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I have an old used Craftsman table saw. It works fine most of the time, but will start to seize up when cutting boards when the blade is raised more than an inch and a quarter. My assumption was that as the blade rose the path of the center of the blades rotation would stay a fairly constant distance from the motor. However, as the blade rises, the tension on drive belt keep increasing and is adding load to the motor. I'm concerned I'm missing a part that keeps the correct tension or would correct the path of the blade relative to the motor or is this functioning as designed.

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  • is the fence parallel to the blade? – Jasen Feb 22 at 0:31
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    My first thought is what @mikes said. Also make sure the arbor isn't rubbing on anything. – Duston Feb 22 at 14:15
  • As @Jasen said, if the fence & blade aren't parallel, the wood will start to bind, slowing the blade, and, potentially kicking the wood back at you causing significant personal injury. (I've seen a 2x4 thrown over 30' by a table saw - made a heck of a dent in a chalk board!) It could be that with a shallow cut, the misalignment isn't enough to cause serious binding, but as the blade cuts deeper, you've got more friction & a greater problem. Also, questions like this may get good responses over at Woodworking. – FreeMan Feb 22 at 17:10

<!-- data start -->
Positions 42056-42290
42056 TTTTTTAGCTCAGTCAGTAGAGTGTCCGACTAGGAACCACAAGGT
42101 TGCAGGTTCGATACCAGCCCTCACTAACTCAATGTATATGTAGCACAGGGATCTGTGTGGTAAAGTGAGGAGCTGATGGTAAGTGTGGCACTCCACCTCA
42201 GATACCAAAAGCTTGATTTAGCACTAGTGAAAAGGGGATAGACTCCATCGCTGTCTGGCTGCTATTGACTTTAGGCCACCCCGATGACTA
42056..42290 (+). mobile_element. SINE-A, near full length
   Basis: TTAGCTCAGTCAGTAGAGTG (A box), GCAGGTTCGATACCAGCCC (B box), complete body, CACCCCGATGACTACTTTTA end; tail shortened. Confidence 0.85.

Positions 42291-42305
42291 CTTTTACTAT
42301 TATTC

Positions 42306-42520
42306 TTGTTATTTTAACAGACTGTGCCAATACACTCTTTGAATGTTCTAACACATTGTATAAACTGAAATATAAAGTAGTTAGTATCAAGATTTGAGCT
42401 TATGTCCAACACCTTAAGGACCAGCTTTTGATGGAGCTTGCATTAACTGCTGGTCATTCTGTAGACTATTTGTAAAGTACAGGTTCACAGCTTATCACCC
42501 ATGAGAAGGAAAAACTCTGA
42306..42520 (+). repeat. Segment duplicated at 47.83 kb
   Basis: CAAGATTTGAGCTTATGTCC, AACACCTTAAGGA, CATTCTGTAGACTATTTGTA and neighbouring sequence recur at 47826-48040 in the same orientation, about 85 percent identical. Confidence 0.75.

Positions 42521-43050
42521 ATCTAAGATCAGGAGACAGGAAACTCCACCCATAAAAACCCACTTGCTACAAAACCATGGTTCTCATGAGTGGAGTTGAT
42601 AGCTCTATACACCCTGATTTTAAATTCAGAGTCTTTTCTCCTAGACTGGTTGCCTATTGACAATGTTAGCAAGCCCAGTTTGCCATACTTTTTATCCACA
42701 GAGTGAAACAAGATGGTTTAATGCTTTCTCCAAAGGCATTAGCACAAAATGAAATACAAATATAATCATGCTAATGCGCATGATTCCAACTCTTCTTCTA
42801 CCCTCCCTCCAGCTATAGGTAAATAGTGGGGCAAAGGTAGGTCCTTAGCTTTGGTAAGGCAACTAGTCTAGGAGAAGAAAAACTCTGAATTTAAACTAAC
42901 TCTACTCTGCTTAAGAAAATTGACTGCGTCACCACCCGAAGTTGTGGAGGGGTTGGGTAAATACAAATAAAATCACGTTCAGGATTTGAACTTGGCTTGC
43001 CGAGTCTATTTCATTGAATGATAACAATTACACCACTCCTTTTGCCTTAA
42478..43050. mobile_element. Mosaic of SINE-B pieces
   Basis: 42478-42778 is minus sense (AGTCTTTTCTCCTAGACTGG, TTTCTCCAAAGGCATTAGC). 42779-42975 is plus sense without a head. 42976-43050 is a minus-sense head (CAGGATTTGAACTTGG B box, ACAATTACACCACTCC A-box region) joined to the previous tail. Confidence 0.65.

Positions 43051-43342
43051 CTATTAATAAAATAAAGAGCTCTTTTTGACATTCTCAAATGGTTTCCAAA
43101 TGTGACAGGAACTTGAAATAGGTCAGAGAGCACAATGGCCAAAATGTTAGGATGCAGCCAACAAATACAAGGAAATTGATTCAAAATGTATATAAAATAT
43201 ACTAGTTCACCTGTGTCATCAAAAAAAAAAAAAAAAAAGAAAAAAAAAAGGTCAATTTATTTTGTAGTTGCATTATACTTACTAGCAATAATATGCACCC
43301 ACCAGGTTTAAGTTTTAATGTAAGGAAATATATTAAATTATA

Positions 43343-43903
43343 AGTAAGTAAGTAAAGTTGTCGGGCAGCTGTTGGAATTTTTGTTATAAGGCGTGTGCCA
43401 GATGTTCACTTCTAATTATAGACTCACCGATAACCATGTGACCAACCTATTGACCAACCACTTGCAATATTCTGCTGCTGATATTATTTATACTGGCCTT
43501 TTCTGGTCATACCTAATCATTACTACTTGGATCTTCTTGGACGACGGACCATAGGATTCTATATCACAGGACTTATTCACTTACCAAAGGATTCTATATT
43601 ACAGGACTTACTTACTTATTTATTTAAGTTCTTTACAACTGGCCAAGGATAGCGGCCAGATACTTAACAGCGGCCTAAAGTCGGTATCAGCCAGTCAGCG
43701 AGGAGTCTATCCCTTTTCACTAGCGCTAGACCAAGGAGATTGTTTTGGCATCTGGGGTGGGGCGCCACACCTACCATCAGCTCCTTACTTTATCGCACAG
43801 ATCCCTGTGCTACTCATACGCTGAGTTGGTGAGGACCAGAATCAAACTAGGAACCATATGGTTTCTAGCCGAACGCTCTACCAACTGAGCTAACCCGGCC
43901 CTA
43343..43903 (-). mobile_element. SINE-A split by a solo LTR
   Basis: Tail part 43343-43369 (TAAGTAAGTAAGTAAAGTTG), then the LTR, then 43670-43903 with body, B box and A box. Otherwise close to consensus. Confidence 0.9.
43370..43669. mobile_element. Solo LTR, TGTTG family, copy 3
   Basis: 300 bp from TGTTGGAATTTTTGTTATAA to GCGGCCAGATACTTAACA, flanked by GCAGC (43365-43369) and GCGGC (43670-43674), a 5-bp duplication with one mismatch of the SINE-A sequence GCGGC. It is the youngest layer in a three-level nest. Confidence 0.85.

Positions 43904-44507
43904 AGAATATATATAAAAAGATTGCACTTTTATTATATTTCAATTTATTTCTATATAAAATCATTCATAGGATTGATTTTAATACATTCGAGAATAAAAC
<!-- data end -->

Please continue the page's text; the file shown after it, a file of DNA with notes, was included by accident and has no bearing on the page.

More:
• I almost put how the motor hangs off the side in the original description. @mikes I think an answer with information about how tight the bold in that place could / should be and details on belt tightening in general would be a great answer. – QueueHammer Feb 23 at 3:14
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Is this one of the old Sears models where the motor hangs off the back on a hinge? The weight of the motor supplies the tension. It is possible that the hinge is frozen allowing the belt to over tension. Ideally the motor should be free to move as the blade is raised and lowered. The pivot bolt should be tight enough to prevent lateral movement (left to right). It should be loose enough that you can raise the motor by hand. The belt tension is determined by the weight of the motor. I have seen people even hang scrap metal (window weights were popular) on to the motor to increase tension as the belt ages and begins to slip under load.

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  • The other option for adding weights would be replacing the belt. Probably much more effective and, overall, more safe than hanging things off the motor housing. At a minimum, it'll look nicer. – FreeMan Feb 24 at 18:51

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